Designed with a clean sheet of paper from the ground-up, Agco’s Ideal combine has intrigued potential users since its unveiling last year. Approximately five years of development and R&D investment totalling hundreds of millions of dollars means it has to be good enough to challenge current top brands for a share of the market. David Williams tried it out.
“Design engineers were given a pair of 800/70R32 wheels and told that whatever they designed had to fit between the two when the overall width was 3.3m,” explained Fendt demonstrator Ant Risdon. “Apart from that there were few restrictions.”
Early test machines were tried in a wide range of operating conditions, including in the UK where they were dressed up as older Massey Ferguson models. In early August the first demonstration machines arrived in the UK, and have been available for selected potential customers to see in action through a small number of dealers.
There are three models; the Ideal 7, Ideal 8 and Ideal 9 – the number indicating the size class in line with other main brands. All are available as ‘T’ versions with tracks, or wheels.
The chassis is shared between all three models and power is from AgcoPower and MAN engines.
Threshing and separation
All models are rotary and the Ideal 7 has a single rotor, and the two larger models have double rotors. An innovative but simple threshing and cleaning system has been designed around the longest rotors in the industry (4.84m) for class-leading threshing, separation and cleaning performance with minimal damage and losses and low fuel consumption.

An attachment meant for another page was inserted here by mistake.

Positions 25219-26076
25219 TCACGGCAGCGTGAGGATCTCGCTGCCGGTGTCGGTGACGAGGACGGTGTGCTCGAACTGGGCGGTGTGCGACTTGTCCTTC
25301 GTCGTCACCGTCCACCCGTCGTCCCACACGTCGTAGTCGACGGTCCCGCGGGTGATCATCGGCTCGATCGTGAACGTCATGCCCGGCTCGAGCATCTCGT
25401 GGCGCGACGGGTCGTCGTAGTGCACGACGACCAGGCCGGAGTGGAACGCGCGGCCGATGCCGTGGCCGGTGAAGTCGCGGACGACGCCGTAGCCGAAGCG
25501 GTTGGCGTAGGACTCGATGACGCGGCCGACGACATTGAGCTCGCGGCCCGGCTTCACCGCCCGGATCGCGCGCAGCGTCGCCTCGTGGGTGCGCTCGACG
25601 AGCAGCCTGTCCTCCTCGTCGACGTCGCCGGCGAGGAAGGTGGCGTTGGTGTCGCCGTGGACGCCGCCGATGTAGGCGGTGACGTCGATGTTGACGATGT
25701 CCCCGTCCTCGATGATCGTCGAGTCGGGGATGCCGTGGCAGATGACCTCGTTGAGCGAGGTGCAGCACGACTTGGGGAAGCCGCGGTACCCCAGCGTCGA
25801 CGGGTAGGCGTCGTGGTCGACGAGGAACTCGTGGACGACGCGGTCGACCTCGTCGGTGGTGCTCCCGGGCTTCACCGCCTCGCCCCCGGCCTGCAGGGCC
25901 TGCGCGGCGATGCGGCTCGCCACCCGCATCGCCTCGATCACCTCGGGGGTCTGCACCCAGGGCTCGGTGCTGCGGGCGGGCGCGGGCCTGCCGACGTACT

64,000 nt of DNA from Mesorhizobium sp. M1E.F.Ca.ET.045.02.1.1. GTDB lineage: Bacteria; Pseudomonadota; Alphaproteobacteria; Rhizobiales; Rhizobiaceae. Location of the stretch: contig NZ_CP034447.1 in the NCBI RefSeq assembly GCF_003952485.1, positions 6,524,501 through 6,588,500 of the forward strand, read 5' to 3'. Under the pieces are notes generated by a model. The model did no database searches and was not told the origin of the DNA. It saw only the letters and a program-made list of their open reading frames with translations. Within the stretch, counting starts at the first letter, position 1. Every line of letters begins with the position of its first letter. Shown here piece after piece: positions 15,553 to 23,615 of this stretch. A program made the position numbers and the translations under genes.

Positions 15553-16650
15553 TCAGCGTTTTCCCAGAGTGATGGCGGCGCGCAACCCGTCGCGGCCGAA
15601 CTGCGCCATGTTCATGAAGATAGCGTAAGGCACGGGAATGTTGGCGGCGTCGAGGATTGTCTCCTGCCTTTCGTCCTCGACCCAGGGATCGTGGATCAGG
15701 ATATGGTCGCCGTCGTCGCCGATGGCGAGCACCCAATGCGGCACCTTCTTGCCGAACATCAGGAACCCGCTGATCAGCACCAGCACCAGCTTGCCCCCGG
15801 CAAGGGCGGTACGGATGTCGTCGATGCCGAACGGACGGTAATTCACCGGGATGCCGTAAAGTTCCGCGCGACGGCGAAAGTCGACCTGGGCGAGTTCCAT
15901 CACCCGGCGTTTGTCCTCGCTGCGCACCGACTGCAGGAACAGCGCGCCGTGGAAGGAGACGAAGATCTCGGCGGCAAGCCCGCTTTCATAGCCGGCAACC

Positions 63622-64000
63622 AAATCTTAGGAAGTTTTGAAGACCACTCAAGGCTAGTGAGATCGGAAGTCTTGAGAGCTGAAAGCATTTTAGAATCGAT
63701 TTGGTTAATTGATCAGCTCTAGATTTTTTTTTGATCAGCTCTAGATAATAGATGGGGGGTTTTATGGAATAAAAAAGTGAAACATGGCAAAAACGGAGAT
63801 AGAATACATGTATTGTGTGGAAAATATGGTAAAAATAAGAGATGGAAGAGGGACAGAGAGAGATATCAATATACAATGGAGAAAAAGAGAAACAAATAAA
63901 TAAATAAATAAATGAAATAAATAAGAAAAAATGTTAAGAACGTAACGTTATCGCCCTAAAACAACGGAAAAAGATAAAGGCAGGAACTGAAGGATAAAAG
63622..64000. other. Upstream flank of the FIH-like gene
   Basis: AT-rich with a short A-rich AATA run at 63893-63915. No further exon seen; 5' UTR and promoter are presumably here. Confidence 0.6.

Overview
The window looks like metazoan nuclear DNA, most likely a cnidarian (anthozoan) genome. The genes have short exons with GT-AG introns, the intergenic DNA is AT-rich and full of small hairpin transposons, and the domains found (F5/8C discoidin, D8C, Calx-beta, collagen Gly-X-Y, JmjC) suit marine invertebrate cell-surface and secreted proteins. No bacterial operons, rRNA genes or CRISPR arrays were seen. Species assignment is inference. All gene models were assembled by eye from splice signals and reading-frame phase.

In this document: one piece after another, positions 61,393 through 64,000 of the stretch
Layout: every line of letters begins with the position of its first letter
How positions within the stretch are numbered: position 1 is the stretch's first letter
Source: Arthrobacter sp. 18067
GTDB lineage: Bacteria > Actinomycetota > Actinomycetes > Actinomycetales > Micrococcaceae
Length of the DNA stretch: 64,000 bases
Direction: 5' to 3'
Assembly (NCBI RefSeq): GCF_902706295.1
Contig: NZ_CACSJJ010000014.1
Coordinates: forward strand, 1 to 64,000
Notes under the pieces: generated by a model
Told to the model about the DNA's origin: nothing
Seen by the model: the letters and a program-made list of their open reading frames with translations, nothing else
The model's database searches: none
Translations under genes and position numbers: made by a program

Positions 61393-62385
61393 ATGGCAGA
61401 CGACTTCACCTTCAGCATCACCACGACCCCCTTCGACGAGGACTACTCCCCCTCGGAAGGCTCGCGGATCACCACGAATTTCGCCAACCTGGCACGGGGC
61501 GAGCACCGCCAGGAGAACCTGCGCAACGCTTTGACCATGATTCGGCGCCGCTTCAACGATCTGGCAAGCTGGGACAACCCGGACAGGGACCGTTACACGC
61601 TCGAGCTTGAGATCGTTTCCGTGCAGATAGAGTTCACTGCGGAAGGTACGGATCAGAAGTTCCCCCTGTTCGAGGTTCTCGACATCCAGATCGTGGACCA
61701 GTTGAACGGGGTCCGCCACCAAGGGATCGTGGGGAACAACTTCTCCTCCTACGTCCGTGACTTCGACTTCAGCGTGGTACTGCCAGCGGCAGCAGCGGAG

From the intake elevator crop is fed through to the rotors through the RotorFeeder feeding drum. This operates at a 70 per cent fixed speed ratio to the rotor, ensuring even flow for threshing. A large intake area and optimum speed matching keeps straw intact and saves fuel.
The Helix processor has rasp bars and rotor tines in four rows. The front section has four rasp bars installed lengthways which loosen grains from the ears. Below the threshing and separation zones of the rotors is an ingenious double grain pan system called IdealBalance. Produced from heavy duty plastic, the two pans are specifically shaped to deliver the threshed crop onto the front and centre of the grain pan where it is processed by the preparation floor and the cleaning shoe. Larger material continues along the rotor through a separation system with 20-degree rear-angled tines and, as material drops through onto the second grain pan, it is channelled to the outside sections of the preparation and cleaning shoe.
The shaped grain pans have channels to direct the grain where needed, concave at the front directing grain to the centre and convex at the rear, feeding the outer edges.